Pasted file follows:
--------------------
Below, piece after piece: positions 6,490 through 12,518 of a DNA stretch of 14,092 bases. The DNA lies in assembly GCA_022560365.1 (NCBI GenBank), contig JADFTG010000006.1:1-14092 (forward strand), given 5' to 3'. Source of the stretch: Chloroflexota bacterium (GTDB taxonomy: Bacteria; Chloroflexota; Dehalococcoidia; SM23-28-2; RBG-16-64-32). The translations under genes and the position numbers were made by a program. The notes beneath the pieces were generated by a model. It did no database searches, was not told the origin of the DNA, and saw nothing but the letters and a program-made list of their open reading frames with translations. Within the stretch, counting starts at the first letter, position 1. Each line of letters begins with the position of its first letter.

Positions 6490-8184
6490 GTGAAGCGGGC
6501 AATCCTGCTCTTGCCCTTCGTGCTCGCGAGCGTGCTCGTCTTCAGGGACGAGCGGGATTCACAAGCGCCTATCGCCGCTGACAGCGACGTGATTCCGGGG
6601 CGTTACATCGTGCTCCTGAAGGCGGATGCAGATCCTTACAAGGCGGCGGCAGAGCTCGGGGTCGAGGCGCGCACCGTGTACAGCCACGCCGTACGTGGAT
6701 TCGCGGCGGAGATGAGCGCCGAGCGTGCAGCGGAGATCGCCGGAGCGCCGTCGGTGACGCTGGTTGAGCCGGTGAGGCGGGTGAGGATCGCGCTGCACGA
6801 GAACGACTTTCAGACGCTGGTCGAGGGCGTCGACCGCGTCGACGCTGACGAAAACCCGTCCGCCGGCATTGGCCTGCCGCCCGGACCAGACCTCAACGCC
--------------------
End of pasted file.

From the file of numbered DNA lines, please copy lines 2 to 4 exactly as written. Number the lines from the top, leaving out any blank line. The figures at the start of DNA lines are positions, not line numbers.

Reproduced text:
Positions 6490-8184
6490 GTGAAGCGGGC
6501 AATCCTGCTCTTGCCCTTCGTGCTCGCGAGCGTGCTCGTCTTCAGGGACGAGCGGGATTCACAAGCGCCTATCGCCGCTGACAGCGACGTGATTCCGGGG